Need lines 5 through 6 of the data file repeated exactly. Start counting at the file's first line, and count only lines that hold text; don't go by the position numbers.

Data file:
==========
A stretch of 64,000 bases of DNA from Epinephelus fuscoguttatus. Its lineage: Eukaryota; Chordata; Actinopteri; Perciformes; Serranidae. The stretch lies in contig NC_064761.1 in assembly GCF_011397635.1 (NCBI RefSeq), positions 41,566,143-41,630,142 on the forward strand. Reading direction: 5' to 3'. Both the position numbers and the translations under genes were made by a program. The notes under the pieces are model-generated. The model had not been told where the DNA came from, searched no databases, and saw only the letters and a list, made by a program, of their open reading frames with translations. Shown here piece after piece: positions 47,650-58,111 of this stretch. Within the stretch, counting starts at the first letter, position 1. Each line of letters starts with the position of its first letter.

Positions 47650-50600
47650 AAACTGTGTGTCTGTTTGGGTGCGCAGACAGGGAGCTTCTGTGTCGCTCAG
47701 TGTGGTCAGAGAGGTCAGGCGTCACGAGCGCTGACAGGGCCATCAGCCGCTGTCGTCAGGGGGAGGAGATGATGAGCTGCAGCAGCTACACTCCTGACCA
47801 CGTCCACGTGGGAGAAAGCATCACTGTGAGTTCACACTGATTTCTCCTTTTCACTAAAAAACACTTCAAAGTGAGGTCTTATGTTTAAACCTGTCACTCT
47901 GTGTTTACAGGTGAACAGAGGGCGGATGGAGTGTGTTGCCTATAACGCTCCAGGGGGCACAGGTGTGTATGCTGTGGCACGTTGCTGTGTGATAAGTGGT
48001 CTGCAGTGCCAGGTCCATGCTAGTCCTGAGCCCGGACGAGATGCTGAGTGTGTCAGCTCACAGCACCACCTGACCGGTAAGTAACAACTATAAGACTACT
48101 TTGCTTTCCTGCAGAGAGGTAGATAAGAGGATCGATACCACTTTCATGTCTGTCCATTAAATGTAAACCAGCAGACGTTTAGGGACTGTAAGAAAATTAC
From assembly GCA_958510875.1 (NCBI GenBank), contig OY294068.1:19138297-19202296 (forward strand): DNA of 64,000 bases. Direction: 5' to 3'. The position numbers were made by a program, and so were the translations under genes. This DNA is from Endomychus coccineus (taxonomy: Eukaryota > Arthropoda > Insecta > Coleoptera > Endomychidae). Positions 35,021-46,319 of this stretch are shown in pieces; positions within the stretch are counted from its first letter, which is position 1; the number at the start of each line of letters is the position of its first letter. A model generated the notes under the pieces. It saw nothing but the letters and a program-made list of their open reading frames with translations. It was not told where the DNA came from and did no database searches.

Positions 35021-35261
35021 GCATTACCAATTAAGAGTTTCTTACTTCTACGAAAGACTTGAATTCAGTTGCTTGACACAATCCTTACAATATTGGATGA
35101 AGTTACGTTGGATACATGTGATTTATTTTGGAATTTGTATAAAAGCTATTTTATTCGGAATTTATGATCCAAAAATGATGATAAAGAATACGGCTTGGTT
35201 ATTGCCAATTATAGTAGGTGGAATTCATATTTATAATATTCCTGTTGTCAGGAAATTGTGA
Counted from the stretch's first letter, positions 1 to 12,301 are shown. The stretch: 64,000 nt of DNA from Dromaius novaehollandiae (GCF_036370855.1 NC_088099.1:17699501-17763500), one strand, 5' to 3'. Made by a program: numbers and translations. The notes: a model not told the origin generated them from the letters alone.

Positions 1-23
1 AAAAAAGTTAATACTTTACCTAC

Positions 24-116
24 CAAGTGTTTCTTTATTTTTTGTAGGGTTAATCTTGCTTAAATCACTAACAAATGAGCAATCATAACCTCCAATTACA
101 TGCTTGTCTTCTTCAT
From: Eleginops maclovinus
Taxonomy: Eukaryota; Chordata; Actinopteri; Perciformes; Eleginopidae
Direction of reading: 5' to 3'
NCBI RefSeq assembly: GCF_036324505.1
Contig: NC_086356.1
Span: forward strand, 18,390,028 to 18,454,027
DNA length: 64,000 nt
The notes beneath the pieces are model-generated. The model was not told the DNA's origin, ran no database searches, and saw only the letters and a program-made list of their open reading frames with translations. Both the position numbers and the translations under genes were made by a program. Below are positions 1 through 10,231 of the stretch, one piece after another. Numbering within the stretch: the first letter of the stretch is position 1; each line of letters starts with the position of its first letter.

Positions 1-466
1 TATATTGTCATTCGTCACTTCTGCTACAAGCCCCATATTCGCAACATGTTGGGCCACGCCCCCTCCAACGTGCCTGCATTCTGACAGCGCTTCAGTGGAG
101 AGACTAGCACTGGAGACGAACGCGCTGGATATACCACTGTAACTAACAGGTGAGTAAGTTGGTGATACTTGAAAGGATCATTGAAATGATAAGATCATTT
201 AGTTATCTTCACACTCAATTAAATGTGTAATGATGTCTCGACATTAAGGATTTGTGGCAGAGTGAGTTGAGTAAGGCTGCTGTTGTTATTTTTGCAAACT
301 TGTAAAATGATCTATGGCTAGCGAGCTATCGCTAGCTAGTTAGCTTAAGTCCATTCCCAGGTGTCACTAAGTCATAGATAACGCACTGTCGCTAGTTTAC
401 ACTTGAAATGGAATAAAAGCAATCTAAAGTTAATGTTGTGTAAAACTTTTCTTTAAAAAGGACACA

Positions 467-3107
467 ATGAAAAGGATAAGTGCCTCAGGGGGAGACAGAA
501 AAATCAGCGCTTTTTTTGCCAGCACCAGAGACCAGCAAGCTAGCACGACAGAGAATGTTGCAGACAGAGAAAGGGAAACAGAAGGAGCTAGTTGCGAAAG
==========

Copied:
47801 CGTCCACGTGGGAGAAAGCATCACTGTGAGTTCACACTGATTTCTCCTTTTCACTAAAAAACACTTCAAAGTGAGGTCTTATGTTTAAACCTGTCACTCT
47901 GTGTTTACAGGTGAACAGAGGGCGGATGGAGTGTGTTGCCTATAACGCTCCAGGGGGCACAGGTGTGTATGCTGTGGCACGTTGCTGTGTGATAAGTGGT